Examples include applying bleach to whiten teeth, removing moles at home, and using eyelash glue to make lips appear larger, BBC News has discovered.
When these videos went viral, they encouraged others to copy the so-called "beauty hacks", which could cause permanent harm, the groups warned.
TikTok told BBC News the videos did not violate its community guidelines.
However, the British Association of Dermatologists, the British Dental Association and the British Skin Foundation - who viewed the videos - have today issued warnings about copying these treatments on social media.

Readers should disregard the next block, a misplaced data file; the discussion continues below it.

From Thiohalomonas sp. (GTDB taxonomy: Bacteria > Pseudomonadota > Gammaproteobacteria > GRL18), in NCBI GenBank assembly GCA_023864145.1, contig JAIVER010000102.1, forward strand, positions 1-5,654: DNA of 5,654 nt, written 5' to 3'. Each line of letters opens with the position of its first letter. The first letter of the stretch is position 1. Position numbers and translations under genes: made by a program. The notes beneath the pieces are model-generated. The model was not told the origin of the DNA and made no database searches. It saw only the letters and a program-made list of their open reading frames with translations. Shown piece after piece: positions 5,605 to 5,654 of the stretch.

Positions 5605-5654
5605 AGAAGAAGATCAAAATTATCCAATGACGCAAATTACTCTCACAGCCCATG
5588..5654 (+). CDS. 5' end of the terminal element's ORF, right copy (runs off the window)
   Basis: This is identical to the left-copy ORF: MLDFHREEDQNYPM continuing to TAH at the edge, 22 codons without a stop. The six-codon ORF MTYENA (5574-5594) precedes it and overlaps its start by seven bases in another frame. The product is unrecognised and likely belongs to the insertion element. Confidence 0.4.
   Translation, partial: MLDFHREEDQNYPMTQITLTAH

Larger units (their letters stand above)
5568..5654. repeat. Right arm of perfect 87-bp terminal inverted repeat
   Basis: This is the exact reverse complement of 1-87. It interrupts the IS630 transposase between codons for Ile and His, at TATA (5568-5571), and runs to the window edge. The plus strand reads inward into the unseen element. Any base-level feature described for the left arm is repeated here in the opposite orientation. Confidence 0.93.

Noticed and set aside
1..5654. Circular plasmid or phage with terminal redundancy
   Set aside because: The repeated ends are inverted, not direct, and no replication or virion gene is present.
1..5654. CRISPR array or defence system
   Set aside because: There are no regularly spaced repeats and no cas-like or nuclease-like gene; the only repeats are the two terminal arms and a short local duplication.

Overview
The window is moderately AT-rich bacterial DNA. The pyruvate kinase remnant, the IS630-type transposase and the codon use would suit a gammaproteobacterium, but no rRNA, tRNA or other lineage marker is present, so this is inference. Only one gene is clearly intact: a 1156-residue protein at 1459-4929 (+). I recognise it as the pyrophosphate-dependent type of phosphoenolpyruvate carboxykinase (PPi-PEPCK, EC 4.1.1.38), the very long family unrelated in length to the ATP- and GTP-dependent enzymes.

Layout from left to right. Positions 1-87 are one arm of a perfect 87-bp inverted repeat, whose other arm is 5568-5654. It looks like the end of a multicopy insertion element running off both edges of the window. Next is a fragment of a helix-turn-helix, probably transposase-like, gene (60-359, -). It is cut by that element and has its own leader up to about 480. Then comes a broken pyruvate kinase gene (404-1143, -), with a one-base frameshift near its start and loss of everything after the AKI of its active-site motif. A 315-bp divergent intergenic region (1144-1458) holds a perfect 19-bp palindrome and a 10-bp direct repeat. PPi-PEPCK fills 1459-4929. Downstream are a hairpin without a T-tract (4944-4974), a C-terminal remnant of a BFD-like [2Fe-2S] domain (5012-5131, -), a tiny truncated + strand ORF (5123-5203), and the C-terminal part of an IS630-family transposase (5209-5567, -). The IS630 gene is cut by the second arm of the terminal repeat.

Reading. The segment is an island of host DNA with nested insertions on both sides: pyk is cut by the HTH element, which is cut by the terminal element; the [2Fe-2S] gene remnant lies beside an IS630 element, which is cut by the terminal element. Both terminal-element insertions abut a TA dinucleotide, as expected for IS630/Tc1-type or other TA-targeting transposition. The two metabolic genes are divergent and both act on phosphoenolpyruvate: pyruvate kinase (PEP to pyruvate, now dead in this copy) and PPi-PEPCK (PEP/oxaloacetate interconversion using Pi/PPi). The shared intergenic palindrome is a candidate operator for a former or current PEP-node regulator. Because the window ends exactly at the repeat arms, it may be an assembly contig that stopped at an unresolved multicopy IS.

"It is important to remind people that social media should not be used as a primary source for dermatology issues," the British Association of Dermatologists said.
"When it comes to skin, it can lead to unnecessary fear or panic where it is not needed, wasting of resources such as money on products unable to treat medical problems, potential delay in treatment, as well as potentially worsening one's psychological health.
A government spokesperson for the Department of Health and Social Care said it was "concerned by reports of dangerous and misleading cosmetic beauty 'hacks' circulating on social media."